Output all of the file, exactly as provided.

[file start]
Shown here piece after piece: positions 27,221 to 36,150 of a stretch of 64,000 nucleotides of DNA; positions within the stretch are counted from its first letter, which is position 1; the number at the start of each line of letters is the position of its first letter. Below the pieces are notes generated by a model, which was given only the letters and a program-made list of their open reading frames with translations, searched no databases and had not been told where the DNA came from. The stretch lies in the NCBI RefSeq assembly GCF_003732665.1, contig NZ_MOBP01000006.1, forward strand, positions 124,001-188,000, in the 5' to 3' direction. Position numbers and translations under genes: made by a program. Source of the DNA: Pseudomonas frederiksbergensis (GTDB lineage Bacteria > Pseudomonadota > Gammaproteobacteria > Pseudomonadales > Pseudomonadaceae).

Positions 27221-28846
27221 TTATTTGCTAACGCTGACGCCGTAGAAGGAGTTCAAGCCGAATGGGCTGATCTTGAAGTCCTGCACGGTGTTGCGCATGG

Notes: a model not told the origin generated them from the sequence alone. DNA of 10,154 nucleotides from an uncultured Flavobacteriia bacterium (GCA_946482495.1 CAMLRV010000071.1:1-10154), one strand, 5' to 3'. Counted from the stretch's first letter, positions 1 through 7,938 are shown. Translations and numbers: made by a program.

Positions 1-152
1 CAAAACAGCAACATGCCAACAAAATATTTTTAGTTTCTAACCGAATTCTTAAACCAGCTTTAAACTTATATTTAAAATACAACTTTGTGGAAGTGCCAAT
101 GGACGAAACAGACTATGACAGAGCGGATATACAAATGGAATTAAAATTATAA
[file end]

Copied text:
Shown here piece after piece: positions 27,221 to 36,150 of a stretch of 64,000 nucleotides of DNA; positions within the stretch are counted from its first letter, which is position 1; the number at the start of each line of letters is the position of its first letter. Below the pieces are notes generated by a model, which was given only the letters and a program-made list of their open reading frames with translations, searched no databases and had not been told where the DNA came from. The stretch lies in the NCBI RefSeq assembly GCF_003732665.1, contig NZ_MOBP01000006.1, forward strand, positions 124,001-188,000, in the 5' to 3' direction. Position numbers and translations under genes: made by a program. Source of the DNA: Pseudomonas frederiksbergensis (GTDB lineage Bacteria > Pseudomonadota > Gammaproteobacteria > Pseudomonadales > Pseudomonadaceae).

Positions 27221-28846
27221 TTATTTGCTAACGCTGACGCCGTAGAAGGAGTTCAAGCCGAATGGGCTGATCTTGAAGTCCTGCACGGTGTTGCGCATGG

Notes: a model not told the origin generated them from the sequence alone. DNA of 10,154 nucleotides from an uncultured Flavobacteriia bacterium (GCA_946482495.1 CAMLRV010000071.1:1-10154), one strand, 5' to 3'. Counted from the stretch's first letter, positions 1 through 7,938 are shown. Translations and numbers: made by a program.

Positions 1-152
1 CAAAACAGCAACATGCCAACAAAATATTTTTAGTTTCTAACCGAATTCTTAAACCAGCTTTAAACTTATATTTAAAATACAACTTTGTGGAAGTGCCAAT
101 GGACGAAACAGACTATGACAGAGCGGATATACAAATGGAATTAAAATTATAA